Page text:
Chances are thin.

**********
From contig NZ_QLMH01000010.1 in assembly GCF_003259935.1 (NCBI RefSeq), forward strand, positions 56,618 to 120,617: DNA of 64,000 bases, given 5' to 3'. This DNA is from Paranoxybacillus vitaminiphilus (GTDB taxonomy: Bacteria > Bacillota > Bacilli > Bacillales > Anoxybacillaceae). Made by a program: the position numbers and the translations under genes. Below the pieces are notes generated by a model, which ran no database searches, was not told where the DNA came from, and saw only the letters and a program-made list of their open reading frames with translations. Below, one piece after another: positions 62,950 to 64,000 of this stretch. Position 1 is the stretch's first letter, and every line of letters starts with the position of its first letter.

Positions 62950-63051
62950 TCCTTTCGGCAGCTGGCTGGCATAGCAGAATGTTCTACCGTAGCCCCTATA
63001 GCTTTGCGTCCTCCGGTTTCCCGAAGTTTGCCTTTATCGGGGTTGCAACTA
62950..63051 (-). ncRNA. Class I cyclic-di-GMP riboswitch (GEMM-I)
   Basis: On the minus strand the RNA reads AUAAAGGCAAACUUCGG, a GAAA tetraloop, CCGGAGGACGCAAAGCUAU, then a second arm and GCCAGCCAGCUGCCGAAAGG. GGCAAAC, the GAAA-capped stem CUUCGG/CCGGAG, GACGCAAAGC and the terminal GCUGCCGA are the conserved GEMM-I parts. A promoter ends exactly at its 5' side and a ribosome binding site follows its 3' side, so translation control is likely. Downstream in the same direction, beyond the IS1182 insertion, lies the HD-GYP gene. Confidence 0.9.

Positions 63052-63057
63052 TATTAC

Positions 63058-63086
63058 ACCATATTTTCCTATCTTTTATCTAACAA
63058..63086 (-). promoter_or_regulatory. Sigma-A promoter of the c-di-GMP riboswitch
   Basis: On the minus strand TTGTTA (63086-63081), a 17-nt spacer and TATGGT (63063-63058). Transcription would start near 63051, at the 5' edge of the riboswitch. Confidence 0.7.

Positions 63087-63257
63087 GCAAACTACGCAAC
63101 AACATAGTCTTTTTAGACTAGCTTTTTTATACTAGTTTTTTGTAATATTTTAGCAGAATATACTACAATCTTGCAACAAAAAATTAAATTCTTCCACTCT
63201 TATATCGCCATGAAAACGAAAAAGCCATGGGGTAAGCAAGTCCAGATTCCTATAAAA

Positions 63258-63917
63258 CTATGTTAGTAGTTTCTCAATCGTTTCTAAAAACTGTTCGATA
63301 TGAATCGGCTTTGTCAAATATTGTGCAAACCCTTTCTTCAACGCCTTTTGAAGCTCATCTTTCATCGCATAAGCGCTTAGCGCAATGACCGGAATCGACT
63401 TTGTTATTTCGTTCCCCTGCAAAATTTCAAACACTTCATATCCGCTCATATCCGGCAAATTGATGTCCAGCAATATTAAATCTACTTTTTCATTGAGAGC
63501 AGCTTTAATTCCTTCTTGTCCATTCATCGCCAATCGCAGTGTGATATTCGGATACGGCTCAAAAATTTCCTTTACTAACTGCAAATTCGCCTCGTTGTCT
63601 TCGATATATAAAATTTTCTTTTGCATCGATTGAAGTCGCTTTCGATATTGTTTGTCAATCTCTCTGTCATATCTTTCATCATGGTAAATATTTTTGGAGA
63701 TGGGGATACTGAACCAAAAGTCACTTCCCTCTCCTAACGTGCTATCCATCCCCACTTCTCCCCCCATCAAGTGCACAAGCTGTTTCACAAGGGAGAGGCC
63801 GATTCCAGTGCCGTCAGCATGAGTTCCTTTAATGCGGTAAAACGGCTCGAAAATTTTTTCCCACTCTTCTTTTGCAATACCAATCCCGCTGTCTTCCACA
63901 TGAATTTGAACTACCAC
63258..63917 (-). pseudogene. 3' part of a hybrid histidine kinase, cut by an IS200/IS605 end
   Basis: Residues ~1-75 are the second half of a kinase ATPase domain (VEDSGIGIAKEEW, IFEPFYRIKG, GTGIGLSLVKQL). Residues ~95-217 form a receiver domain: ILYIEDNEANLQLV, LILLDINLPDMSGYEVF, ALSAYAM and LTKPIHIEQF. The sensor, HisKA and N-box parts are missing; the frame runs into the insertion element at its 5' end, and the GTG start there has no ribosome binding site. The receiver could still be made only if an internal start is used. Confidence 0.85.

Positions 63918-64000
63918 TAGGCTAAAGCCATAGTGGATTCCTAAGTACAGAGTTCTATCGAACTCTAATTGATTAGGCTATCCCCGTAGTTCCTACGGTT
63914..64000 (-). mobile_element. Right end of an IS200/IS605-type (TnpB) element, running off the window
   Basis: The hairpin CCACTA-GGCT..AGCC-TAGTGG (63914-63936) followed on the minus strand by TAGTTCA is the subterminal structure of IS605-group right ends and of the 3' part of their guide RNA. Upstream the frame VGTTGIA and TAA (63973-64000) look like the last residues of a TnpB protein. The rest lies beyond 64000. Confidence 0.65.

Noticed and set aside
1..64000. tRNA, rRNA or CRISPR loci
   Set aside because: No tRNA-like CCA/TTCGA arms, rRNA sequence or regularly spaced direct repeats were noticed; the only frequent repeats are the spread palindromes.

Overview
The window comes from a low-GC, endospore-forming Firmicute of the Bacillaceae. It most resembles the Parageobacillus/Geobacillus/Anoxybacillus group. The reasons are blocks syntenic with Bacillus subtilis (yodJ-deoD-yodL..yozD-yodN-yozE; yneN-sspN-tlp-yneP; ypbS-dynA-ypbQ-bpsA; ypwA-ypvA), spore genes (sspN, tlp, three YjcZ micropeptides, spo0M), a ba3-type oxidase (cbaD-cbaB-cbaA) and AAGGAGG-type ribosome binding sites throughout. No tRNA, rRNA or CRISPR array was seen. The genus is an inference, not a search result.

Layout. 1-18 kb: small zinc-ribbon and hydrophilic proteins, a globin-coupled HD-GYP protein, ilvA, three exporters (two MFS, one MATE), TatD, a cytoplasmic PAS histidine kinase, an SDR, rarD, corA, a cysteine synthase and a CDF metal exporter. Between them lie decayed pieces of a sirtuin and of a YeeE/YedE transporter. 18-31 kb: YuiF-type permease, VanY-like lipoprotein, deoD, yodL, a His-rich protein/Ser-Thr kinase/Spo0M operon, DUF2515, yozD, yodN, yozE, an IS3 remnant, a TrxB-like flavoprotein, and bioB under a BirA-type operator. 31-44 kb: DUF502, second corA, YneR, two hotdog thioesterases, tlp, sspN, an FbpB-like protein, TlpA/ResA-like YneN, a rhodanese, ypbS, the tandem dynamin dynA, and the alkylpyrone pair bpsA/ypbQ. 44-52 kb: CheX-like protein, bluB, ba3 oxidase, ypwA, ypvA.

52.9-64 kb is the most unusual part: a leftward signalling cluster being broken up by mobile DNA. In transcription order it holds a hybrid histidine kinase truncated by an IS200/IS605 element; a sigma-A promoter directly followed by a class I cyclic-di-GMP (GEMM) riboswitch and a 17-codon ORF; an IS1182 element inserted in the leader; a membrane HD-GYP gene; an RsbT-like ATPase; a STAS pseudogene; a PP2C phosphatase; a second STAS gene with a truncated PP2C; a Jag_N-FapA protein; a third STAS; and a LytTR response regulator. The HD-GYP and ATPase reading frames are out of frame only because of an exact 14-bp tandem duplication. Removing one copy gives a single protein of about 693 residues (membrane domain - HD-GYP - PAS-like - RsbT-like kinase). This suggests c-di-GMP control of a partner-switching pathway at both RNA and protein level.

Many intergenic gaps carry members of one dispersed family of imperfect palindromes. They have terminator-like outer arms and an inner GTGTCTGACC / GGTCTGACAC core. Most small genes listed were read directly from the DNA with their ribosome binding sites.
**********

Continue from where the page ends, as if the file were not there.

Meaning, for patients on endocrine therapy for breast cancer, chances are they may experience thinning hair. This ne’er before described phenomenon was coined as endocrine therapy-induced alopecia (EIA) by none other than observant dermatologists at Memorial Sloan-Kettering Cancer Center. They describe 112 women who developed “androgenetic alopecia” (a derm-ified phrase for male-pattern baldness) while on endocrine therapy, both aromatase inhibitors (67%) and tamoxifen (33%). The good news is that it was only grade 1 in 92% of cases, except that isn’t actually good considering CTCAE assigns only two grades to hair loss: <50% loss (aka grade 1) and >50% loss (grade 2). Oy. The actually good news is that most (37 of 46) women had subjective “moderate to significant” responses to topical minoxidil 5%. TBL: Endocrine therapy may produce the opposite of amazing pregnancy hair, which is sadly distressing to patients but fortunately easy to treat. | Freites-Martinez, JAMA Oncol 2018


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